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By the end of this section, you will be able to:
  • Describe how rays change direction upon entering a medium
  • Apply the law of refraction in problem solving

You may often notice some odd things when looking into a fish tank. For example, you may see the same fish appearing to be in two different places ( [link] ). This happens because light coming from the fish to you changes direction when it leaves the tank, and in this case, it can travel two different paths to get to your eyes. The changing of a light ray’s direction (loosely called bending) when it passes through substances of different refractive indices is called refraction    and is related to changes in the speed of light, v = c / n . Refraction is responsible for a tremendous range of optical phenomena, from the action of lenses to data transmission through optical fibers.

Figure a shows a drawing of a person looking at the corner of a fish tank. A fish in the corner appears as a double image of the fish, one image formed by rays passing through each of the sides meeting at the corner of the tank. Figure b shows a photograph of a similar situation.
(a) Looking at the fish tank as shown, we can see the same fish in two different locations, because light changes directions when it passes from water to air. In this case, the light can reach the observer by two different paths, so the fish seems to be in two different places. This bending of light is called refraction and is responsible for many optical phenomena. (b) This image shows refraction of light from a fish near the top of a fish tank.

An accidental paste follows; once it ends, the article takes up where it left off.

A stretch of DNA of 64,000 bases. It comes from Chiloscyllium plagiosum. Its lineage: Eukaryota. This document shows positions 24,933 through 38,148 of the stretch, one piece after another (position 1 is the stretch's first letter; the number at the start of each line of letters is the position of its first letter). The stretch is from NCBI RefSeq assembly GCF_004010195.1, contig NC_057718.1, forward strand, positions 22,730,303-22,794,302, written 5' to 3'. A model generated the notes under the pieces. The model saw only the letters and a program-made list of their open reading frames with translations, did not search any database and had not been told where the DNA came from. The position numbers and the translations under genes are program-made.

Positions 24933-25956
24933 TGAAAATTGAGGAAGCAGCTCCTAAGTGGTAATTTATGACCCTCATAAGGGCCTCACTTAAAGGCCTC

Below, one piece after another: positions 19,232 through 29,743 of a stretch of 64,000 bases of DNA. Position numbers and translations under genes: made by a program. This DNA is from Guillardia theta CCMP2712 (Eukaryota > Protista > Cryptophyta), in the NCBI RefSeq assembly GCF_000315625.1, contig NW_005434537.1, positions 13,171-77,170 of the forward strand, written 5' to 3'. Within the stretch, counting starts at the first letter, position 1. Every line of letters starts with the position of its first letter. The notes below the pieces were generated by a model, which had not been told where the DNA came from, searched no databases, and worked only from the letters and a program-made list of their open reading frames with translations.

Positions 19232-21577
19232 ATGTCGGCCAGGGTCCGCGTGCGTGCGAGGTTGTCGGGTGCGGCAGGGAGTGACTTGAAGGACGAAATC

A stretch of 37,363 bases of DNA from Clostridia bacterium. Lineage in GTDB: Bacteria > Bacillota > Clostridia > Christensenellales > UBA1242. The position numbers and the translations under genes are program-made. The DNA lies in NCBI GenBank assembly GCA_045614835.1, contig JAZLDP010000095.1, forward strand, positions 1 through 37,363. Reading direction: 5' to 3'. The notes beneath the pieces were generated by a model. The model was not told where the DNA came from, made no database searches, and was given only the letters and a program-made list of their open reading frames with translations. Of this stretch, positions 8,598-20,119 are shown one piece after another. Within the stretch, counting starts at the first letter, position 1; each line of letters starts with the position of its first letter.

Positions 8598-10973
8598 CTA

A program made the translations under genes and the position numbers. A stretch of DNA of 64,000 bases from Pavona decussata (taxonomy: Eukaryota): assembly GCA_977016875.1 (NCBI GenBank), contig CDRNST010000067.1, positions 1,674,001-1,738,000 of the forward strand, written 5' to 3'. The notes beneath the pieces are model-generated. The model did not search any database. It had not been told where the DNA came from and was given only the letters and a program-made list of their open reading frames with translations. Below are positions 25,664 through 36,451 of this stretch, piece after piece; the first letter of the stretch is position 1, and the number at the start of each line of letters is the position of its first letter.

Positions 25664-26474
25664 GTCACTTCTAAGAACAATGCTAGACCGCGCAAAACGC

[link] shows how a ray of light changes direction when it passes from one medium to another. As before, the angles are measured relative to a perpendicular to the surface at the point where the light ray crosses it. (Some of the incident light is reflected from the surface, but for now we concentrate on the light that is transmitted.) The change in direction of the light ray depends on the relative values of the indices of refraction ( The Propagation of Light ) of the two media involved. In the situations shown, medium 2 has a greater index of refraction than medium 1. Note that as shown in [link] (a), the direction of the ray moves closer to the perpendicular when it progresses from a medium with a lower index of refraction to one with a higher index of refraction. Conversely, as shown in [link] (b), the direction of the ray moves away from the perpendicular when it progresses from a medium with a higher index of refraction to one with a lower index of refraction. The path is exactly reversible.